One of the great things about WordPress is how cost-efficient it is. You can start blogging for free. WordPress is a free, open source platform that allows you to reach your audience free of charge. Additionally, there are paid upgrades that you can use to increase the attractiveness and customizability of your blog. However, even the paid features of WordPress are reasonably priced, meaning that you can get a high quality platform without paying a premium price.
2. Integrate with Your Website
WordPress is also easy to integrate with your website. WordPress is compatible with a number of control panels, and you can add a blog to almost any site with the help of WordPress. Blogging with WordPress is easy to start, and it’s easy to ensure that your blog is fully integrated with your brand and your website.
Sellout….It is the ugliest word that’s routinely hurled at creative individuals of all types. This goes for writers, artists, musicians and anyone else who makes a living (in part or in whole) on the back of their creative endeavors.
That being said, money and art have to mix at some point. You need your money to support your art, whatever it may be, and that is equally true for bloggers and other authors online.
So how do you make money from your WordPress blog without selling your soul? There are many different ways you do that, but it’s important to find the right model that works for you, your niche and your site.
1. Advertising and Sponsorships
For many, advertising is a foul word. However, it doesn’t have to be if done well. Advertising that isn’t intrusive and doesn’t get mixed in with the content can be a very simple and safe way to earn money from your site. However, this means keeping your ads away from your editorial content physically and figuratively, ensuring a total separation of the paid message from your creative one.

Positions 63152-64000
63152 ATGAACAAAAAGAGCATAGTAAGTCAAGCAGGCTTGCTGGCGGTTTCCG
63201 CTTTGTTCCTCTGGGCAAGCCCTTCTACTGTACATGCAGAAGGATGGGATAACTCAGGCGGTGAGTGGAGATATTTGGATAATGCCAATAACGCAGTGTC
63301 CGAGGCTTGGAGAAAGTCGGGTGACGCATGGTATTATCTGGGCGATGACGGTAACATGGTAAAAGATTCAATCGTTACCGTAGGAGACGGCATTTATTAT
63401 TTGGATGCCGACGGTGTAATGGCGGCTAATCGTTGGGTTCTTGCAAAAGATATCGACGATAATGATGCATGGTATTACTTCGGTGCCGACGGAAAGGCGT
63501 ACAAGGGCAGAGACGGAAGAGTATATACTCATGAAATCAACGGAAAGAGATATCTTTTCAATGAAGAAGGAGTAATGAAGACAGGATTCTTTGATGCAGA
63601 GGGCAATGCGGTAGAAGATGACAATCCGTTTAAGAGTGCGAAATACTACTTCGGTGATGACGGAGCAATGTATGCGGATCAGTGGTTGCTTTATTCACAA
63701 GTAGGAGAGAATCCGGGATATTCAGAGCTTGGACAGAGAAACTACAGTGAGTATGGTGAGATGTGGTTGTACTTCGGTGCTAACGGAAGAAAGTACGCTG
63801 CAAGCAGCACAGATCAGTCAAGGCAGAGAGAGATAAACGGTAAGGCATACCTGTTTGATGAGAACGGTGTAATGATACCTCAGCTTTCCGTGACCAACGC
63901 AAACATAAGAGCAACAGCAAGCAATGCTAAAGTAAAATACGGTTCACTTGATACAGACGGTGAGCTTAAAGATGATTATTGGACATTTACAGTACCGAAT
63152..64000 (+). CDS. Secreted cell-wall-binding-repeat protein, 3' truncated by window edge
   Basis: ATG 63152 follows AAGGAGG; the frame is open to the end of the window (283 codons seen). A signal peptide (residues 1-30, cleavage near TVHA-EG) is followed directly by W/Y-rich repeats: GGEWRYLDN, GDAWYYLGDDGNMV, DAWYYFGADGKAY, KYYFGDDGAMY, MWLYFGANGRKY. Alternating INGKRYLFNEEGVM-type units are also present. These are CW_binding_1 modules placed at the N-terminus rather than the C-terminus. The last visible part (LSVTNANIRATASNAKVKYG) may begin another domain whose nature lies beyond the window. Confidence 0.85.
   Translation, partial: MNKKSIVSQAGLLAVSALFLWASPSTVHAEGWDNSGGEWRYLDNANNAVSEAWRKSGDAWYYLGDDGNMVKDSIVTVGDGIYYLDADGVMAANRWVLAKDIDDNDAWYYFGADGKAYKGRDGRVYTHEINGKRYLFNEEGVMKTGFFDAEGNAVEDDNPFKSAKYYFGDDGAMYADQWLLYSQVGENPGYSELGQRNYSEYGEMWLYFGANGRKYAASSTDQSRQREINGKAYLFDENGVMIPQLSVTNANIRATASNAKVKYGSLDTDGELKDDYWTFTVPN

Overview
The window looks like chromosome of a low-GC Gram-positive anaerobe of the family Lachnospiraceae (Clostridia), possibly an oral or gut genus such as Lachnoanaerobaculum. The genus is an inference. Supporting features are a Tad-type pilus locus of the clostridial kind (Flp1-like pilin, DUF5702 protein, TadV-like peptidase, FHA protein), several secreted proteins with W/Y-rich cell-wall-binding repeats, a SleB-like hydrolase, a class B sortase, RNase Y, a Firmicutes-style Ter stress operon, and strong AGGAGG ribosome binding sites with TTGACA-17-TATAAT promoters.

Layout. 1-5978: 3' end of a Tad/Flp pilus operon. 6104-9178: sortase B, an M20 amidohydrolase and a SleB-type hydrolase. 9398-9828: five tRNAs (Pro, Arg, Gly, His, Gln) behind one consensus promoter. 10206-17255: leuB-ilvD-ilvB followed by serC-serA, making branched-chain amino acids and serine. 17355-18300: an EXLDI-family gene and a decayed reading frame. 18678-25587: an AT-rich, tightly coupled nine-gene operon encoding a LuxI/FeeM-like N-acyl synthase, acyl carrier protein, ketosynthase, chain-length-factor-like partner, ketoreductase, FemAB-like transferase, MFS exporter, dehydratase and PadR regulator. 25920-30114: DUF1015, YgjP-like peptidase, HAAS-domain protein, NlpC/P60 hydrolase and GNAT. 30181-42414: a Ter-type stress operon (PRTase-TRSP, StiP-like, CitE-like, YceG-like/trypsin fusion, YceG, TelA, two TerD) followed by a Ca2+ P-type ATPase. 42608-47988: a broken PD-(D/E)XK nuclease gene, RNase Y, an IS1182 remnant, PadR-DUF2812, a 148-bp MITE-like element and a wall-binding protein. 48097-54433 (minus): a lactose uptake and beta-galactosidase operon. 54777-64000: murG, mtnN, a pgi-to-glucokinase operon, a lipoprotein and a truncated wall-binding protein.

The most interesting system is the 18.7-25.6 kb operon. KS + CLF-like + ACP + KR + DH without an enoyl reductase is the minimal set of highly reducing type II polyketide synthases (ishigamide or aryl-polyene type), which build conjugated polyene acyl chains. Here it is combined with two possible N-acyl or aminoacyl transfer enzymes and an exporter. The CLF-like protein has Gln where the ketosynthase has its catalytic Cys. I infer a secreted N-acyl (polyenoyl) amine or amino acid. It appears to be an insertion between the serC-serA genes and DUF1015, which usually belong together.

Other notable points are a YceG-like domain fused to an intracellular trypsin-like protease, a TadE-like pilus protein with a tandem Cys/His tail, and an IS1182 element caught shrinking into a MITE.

This can be tricky if you find yourself writing about the companies that advertise on your site (it might be wise to favor sponsorships as you can control who advertises better), but with proper disclosure this doesn’t have to be a major problem.
All in all, if you don’t intrude on your readers needlessly and don’t let your advertisers influence your work, you can host ads on your site without worrying sacrificing your integrity. [Continue Reading...]
I’ve been coding with WordPress for a long time now. All the way back to when there was a my-hacks.php file. Shortly thereafter WordPress introduced plugins and widgets. Over all these years I find myself going back to a few key WordPress concepts that make blogs really functional.
- Popularity of Posts – The plugin I use, and hack often, is Alex King’s popularity plugin. If you download it from wordpress.org, it works great, but if you really want to make some cool features, you are going to have to hack it.The popularity plugin displays the most popular posts based on time frame, or category in a list (<li>)by default. I’ve hacked it to get the the raw posts, so I can do my own formatting. You can see an example in my “hot list”.